Detecting Ad Blockers on Your Website the Easy Way
IT | Feb 19, 2017 | Master3395
Readers are getting your rock-solid news content for free. Some readers don't even want to pay the relatively minor toll of seeing ads on your site. What can you do?
As the developers of an adserver, you can imagine we're sort of opposed to ad blockers − the most famous being the AdBlock Plus browser plug-in. While we believe in readers' freedom of choice, we believe more strongly in helping grow the businesses of independent publishers and helping establish their mission.
This is a code snippet that we've used in the past week to annoy readers on Genesee Sun who have ad blockers in place. Before you use it, read below for our own take on the pros and cons of using it.
This code snippet will display a short message to the user on every page load. You can change that message.
It encourages readers to disable ad blocking from your site, which is as easy for them as a couple of clicks. There is also a commented-out line for directing these readers to a donation page if you really want to annoy them. This script works in modern browsers (IE9+, Chrome, Firefox) and will exit gracefully if it's an older browser.
Just for kicks, we've enabled this script on this page so you can see it in action if you have AdBlock Plus installed.
This is something in which you may want to enlist the help of a developer.
Why Would You Want to Do This?
Here's a short list:
It's the Principal of the Thing!
You spend your days chasing down stories in town, closing advertisers, and trying to grow your business. Some readers are getting free content which you worked hard to produce.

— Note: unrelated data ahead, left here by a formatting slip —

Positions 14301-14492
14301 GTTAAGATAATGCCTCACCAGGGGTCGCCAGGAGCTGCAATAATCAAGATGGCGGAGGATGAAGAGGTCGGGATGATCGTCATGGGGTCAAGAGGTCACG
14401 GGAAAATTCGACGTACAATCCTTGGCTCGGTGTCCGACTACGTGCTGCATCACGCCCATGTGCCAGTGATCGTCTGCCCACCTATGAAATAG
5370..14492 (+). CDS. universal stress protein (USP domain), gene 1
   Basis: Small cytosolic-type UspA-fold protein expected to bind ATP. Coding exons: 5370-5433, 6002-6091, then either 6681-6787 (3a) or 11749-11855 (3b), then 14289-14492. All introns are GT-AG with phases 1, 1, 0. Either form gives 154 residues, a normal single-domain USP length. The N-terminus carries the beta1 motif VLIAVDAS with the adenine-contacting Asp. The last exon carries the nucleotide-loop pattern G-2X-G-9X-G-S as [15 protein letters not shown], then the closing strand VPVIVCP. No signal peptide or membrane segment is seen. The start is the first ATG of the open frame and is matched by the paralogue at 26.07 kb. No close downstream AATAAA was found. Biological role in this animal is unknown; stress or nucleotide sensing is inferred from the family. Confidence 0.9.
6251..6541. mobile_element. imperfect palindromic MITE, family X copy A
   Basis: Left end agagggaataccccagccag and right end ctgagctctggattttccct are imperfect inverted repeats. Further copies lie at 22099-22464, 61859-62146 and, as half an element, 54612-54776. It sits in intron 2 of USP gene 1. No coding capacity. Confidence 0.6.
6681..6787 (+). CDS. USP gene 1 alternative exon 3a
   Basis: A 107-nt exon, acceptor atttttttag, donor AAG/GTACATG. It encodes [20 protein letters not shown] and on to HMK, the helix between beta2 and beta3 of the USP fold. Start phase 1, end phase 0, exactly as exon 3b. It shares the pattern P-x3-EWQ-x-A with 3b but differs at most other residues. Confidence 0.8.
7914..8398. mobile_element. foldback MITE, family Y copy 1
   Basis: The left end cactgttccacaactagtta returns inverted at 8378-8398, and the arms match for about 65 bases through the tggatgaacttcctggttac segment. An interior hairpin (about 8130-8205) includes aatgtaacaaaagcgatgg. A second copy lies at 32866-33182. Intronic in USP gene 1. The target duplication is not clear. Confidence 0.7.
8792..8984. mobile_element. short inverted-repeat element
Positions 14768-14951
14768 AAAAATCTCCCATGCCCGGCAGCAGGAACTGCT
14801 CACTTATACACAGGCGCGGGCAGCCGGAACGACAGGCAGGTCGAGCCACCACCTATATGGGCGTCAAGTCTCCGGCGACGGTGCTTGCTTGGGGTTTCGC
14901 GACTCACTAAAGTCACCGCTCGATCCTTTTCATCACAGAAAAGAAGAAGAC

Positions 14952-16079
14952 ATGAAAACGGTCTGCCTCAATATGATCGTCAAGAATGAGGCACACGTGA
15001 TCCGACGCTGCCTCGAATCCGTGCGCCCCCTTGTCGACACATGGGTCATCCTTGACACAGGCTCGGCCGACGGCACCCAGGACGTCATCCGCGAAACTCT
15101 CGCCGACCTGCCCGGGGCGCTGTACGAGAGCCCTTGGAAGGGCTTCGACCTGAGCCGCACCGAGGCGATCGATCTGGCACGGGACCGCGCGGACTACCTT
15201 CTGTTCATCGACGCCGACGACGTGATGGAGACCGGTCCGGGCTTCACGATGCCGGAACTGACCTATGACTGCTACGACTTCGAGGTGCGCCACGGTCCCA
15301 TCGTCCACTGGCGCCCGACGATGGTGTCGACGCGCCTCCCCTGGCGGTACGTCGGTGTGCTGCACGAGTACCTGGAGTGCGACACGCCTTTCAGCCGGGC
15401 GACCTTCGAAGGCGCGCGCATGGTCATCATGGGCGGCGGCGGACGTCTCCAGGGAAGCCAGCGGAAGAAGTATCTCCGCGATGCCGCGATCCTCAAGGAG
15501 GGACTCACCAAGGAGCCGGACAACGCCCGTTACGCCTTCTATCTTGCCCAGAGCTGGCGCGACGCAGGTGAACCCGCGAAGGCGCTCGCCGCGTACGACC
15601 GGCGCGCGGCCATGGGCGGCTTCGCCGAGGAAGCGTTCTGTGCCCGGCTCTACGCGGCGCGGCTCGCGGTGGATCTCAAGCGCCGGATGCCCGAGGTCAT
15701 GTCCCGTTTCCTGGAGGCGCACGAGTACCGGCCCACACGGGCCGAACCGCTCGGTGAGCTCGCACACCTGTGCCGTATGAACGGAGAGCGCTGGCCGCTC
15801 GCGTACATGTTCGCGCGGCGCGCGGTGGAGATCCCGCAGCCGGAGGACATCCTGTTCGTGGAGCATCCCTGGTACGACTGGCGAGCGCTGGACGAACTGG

Personally, we feel that as long as ads aren't hideously obtrusive, readers should consider seeing advertisements as a form of payment.
You Run Network Ads
Some ad networks pay on a CPM basis − that is, they pay based on the total number of impressions their ads get. If someone is running an ad blocker, your revenue is being cut down by the folks who decided they shouldn't see ads on your site.
This also applies to networks that pay on a per-click basis like Google. But you might imagine that users who are actively blocking ads aren't likely to intentionally click on an ad in the first place.
You Want to Send a Message
When this script detects and ad blocker, it displays an editable message that says something about your mission as a town publisher, and can even direct them to a donation page. This gives you the chance to − well − send the reader on a minor guilt trip. After all, it's incredibly easy for a user to disable AdBlock Plus for a single site, and they will hopefully be amenable to it.
Why Wouldn't You Want to Do This?
When might it be a good idea to let the gripes go?
Swipers Gonna Swipe
Like we said above, those who actively block ads aren't likely to click on them. If you're showing ads that have no shot of being clicked on, it could take a toll on the click-through rate of an advertisement: More views, same clicks.
The Thought of Potentially Driving Away Some Readers is Scary
If you use the snippet above, ad-blocking users will see the pop-up every time they click into a new page. That may end up annoying some folks. But after all, where else are they going to get such awesome content? The Pennysaver? Patch?
If you're a do-it-yourselfer, just place that code at the footer of your page template, right before the closing </body> tag. Reach out if you need help!
PS: On Wordpress, this is usually the footer.php theme template file.
Keywords: Adblocker, filter, ads, block
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